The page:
Finding My Way Back To My Career

It has been on my mind for almost three years now.  I go to bed thinking about it, and wake up wondering;

I have been out of my career for for 43 months.  Wow.  Such a long time, so much change.  Social media taking the world to its' knees.  Thousands of new college grads competing for the fraction of available jobs.

It is a major concern.

To top that off, I am in a contract position, without benefits or paid time off.  I am grateful to be working, but the deck is stacked against me.  Recently, I did get a bite on my resume', but the job location would require me to move to another part of Colorado.  Did I really want to travel 150 miles for a remote opportunity?  Maybe I am not that motivated, or too cautiously optimistic about my job prospects.

At least it confirmed I am still marketable.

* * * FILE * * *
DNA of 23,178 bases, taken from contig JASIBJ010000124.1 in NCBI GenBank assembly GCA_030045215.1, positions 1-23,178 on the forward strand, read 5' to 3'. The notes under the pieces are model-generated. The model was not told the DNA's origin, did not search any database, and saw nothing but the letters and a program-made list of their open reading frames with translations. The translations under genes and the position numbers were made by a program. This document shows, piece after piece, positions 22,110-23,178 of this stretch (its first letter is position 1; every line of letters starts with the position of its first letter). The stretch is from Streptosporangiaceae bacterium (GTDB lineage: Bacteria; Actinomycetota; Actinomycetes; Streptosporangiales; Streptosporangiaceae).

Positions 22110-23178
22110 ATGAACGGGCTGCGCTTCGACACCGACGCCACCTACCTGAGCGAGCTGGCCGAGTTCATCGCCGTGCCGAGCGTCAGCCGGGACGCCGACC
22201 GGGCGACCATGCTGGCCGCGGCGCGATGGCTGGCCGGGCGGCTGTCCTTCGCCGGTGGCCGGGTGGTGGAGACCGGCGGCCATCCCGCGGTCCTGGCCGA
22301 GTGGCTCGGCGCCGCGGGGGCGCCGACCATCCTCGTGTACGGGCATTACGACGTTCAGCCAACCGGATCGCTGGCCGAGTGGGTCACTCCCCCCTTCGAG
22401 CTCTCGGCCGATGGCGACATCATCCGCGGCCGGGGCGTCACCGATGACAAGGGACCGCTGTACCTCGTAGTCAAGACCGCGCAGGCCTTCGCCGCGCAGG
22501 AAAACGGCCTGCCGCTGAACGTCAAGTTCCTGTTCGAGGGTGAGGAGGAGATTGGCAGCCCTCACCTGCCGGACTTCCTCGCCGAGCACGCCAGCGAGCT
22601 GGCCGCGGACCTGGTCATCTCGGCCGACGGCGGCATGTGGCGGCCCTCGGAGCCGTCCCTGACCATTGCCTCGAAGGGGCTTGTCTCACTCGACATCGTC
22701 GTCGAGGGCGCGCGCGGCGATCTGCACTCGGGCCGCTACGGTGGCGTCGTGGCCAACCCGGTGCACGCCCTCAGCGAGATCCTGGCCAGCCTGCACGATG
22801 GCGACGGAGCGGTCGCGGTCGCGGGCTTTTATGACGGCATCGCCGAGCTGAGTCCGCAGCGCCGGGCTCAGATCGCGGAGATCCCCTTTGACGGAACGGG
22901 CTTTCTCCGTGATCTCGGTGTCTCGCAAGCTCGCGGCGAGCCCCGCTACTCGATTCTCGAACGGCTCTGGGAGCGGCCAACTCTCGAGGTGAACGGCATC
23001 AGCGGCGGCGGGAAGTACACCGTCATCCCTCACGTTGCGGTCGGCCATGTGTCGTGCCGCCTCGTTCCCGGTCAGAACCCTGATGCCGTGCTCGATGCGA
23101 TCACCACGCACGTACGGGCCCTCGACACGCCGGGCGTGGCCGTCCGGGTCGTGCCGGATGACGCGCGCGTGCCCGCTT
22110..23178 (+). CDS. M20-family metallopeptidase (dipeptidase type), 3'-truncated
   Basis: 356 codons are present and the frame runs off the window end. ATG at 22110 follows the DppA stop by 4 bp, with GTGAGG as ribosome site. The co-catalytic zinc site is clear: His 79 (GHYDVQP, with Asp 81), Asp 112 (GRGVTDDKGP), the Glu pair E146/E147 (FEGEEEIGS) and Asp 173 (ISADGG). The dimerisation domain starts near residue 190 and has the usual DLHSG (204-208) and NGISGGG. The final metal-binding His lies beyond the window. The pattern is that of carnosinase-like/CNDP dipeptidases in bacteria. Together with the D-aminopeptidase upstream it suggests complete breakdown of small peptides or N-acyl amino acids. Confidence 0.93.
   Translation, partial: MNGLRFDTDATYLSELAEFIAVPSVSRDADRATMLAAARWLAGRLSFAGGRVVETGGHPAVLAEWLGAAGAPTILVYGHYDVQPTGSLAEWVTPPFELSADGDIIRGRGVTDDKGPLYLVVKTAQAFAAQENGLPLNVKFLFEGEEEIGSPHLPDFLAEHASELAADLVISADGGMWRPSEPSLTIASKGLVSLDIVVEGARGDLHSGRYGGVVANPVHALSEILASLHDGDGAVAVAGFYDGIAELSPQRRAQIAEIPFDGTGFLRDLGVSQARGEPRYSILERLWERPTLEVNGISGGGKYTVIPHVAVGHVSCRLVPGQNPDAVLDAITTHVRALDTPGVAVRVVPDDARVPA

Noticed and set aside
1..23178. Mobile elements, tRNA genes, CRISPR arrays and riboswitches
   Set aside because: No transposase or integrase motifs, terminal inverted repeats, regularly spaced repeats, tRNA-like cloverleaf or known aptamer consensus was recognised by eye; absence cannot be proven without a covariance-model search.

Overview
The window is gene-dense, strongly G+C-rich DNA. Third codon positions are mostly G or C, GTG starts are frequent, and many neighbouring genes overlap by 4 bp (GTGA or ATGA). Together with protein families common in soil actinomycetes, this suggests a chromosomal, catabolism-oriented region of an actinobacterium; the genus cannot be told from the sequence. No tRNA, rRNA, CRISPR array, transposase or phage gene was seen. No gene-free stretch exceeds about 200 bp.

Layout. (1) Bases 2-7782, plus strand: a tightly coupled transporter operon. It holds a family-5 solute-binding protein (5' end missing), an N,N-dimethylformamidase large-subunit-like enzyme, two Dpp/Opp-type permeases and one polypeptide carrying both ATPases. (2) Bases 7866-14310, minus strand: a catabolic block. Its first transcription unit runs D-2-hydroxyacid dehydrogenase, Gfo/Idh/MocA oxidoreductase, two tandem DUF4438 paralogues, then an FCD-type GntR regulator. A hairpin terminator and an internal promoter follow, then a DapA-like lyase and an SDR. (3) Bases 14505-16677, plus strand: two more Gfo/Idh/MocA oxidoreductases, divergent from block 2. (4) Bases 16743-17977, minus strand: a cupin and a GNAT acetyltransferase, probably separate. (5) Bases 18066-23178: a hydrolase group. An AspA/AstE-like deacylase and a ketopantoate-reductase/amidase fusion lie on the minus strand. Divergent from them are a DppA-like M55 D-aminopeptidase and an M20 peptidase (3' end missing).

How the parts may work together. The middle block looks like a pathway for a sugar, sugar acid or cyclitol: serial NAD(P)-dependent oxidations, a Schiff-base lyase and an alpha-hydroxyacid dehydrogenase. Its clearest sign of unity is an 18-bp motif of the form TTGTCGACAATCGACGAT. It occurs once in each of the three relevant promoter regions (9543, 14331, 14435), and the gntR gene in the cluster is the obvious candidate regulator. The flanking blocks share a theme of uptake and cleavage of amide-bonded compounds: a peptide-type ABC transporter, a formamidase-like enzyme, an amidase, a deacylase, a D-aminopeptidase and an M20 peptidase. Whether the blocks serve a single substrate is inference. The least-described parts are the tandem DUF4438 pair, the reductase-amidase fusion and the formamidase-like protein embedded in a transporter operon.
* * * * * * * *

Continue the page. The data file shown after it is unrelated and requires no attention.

What I do in the meantime is continue to learn.  Be it a software program, stay abreast of changes in the marketing and communications industry.  These may be feeble attempts to paddle in a constantly evolving sea of change.

There comes a point in a career ( I want to work at least ten more years), where one has to weigh everything.  It is too easy to look back and beat yourself up for past mistakes.  The would'ves', could'ves' should'ves' haunt me.

Will I ever give myself a break?

Truth is, I have failed far more than I have succeeded in my career.  I have had opportunities people would drool for, passed some up, took some on and failed.  Yes failed, and miserably.

I know I can only work for a certain kind of boss, with a certain group of people.  You would think that would stop me from looking.  No, it never does stop.  You see, the thing is, I am so tenacious, I don't know what it means to give up.

My management style?  compassion and understanding.  Not very popular with corporate.  But I am creative, and can come up with product positioning ideas that leave competitors at the starting line.

I am exceptionally good at getting jobs, keeping them is another story.  I am no politician, for sure.

In the end, knowing one's strengths' and weaknesses are so very important.

I can't stop thinking that there is a place at there I can call home.  You see, retirement is not in my vocabulary at the moment.

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